When should I get a lawyer to help me?

 

Where your estate planning needs are more complex than simple an experienced estate planning lawyer will know about the rules that apply that will create the best Will for your exact needs. Legal Wills Online will gather your information at the outset and then you will be contacted by one of our qualified legal partners – Vibe Legal, who will make an appointment to sit down with you and address each area of need. Importantly, you will have the peace of mind of knowing that your Will is properly drafted and valid, and that your estate will be paid out according to your wishes.

 

What information is needed for a Will to be written?

 

It helps if you have the following information ready before you sit down to fill out the information form for Legal Wills Online:

 

  • A list of everyone in your immediate family with their full names and contact information, their relationship to you and the ages of all your children, including stepchildren.
  • The names and addresses of any other people or organisations to whom you want to give gifts or bequests.
  • A list of your assets, such as your home, car, investments and any personal items of significant value. It is important to describe how you own any property (for example, whether you own it alone or together with someone else).
  • Details of any superannuation and insurance policies you own, and specifically who the beneficiary is.
  • The person or company you want to be the executor and, if relevant, the guardian.

 

 Why is it sometimes important to update my Will regularly?

 

A well-drafted Will anticipates different scenarios and plans for these (for example, what happens if an adult child or grandchild dies before you).

You should, in any event, still think about changing your Will whenever your financial or personal circumstances change, or if there is a change in the beneficiaries.

For example, if you made a Will when your children were younger and you named your parents as guardian and executor, when your children become adults, you may no longer need the guardian clause and you might want your children or a sibling to be executor instead. It is a good practice to review your Will every three to five years to ensure that it still reflects your current wishes.

 

Is my current Will still valid when I get married?

 

If you get married, it is usually the case that your existing will is automatically revoked.  If this situation applies to you, you should consider whether you need to prepare a new will, after your marriage.

However, you can avoid a situation where marriage will revoke your existing will, if your will is made in ‘contemplation of marriage’.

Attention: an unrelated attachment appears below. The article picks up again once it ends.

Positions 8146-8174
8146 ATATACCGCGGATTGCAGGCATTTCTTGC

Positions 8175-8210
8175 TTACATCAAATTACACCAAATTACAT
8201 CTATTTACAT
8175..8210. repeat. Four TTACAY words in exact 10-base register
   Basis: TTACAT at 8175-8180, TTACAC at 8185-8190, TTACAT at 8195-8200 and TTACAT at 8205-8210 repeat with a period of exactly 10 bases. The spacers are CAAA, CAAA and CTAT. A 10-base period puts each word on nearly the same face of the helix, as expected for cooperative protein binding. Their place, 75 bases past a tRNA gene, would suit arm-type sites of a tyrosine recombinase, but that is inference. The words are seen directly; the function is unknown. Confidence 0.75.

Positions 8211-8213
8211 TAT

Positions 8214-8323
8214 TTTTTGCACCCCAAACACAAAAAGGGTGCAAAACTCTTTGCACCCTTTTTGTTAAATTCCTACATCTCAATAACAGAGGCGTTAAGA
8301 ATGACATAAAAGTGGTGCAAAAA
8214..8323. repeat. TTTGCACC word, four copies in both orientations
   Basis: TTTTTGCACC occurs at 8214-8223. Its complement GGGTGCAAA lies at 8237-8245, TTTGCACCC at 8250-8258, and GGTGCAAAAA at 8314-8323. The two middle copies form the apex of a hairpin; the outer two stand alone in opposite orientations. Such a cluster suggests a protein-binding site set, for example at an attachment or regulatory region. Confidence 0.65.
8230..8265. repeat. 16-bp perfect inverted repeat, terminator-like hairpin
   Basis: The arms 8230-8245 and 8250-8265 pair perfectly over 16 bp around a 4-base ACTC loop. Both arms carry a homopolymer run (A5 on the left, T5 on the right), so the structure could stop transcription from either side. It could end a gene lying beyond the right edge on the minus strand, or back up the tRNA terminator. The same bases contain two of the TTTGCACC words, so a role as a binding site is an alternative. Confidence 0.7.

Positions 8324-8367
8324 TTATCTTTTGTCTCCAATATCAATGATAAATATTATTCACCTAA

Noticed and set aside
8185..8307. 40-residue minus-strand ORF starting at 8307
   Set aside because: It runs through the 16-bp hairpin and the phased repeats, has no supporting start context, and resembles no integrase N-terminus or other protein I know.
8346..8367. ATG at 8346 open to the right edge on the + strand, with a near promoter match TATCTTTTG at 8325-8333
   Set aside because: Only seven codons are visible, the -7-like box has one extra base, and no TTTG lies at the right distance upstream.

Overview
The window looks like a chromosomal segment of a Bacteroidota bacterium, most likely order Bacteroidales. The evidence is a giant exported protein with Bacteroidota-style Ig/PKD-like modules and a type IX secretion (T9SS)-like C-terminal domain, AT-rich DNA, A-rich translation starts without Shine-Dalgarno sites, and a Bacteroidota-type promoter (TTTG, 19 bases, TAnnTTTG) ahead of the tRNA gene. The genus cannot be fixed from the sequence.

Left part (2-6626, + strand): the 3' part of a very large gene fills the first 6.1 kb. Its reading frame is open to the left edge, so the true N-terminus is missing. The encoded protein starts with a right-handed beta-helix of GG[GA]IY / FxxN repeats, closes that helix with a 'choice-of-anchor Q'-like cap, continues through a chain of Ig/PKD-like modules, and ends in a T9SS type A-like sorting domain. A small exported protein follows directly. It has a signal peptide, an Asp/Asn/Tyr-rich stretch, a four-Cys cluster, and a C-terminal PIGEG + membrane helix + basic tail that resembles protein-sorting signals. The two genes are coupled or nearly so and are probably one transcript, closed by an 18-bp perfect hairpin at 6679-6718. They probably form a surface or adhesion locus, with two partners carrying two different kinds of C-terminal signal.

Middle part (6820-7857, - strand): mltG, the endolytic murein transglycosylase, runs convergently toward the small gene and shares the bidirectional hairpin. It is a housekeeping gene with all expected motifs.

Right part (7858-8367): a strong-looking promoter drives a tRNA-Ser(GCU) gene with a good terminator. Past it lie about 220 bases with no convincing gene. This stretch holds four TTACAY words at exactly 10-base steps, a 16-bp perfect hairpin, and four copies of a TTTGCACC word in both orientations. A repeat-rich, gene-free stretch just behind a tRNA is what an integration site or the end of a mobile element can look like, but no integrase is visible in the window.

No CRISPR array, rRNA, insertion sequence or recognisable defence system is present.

If you think you need to prepare a will in contemplation of an upcoming marriage, we recommend your take appropriate legal advice.

If you are concerned that your will may have been revoked through your subsequent marriage, we recommend you take appropriate legal advice.

 

 

What is Enduring Power of Attorney and why would I need it?

 

Along with your Will, an Enduring Power of Attorney (EPA) is one of the most important documents you can execute in planning for your future and the future of your loved ones.

Unlike a standard Power of Attorney, an Enduring Power of Attorney remains valid after the donor loses legal capacity, for example due to dementia, stroke, being in a coma, Alzheimer’s Disease, mental illness, accident, trauma, acquired brain injury, or for other reasons. Contrary to popular belief, if you become incapable of managing your own affairs, your spouse or close family member is not automatically entitled to act on your behalf – hence the importance of an EPA.

Like any important document, you should not wait until unforeseen circumstances force you to prepare your Powers of Attorney in haste. It should be prepared and signed while you are in good health and can take the time to make the right decisions.

 

What is Enduring Power of Guardianship and why would I need it?

 

An Enduring Power of Guardianship (EPG) allows you to appoint someone to make personal, lifestyle and treatment decisions on your behalf should you ever become incapable of making these decisions yourself.

This person becomes your Enduring Guardian and may make decisions specifically about:

 

  • where you live (whether temporarily or permanently), who you will live with and who you will associate with;
  • whether you will work and decide what education and training you will receive;
  • any legal proceedings relating to you;
  • what personal services you should have to support and assist you; and
  • giving or withholding consent, on your behalf, to any medical, surgical or dental treatment or other health care (including a life sustaining decision or palliative care).

 

However, an enduring guardian cannot make decisions for you on property or financial matters. For this you’d need an Enduring Power of Attorney.

 

So where should I keep my Will?

 

You should store your original Will in a secure safe place, like a safe or safety deposit box, where it cannot be stolen, altered or destroyed.

Alternatively, you can store it with your accountant or lawyer, so that you have a permanent, safe location. We may retain a true original copy or original at our office if requested. Your original Will is what your executor will need to present to the Probate Registry in future, not a copy. It is recommended that you keep other important documents with your Will too, so your executor has what he or she requires when the time comes.

 

What is this thing called Probate?

 

Probate is the process by which the executor must apply to the Courts to confirm that a Will is legally valid; it is the process of proving and registering in the Supreme Court the last Will of a deceased person.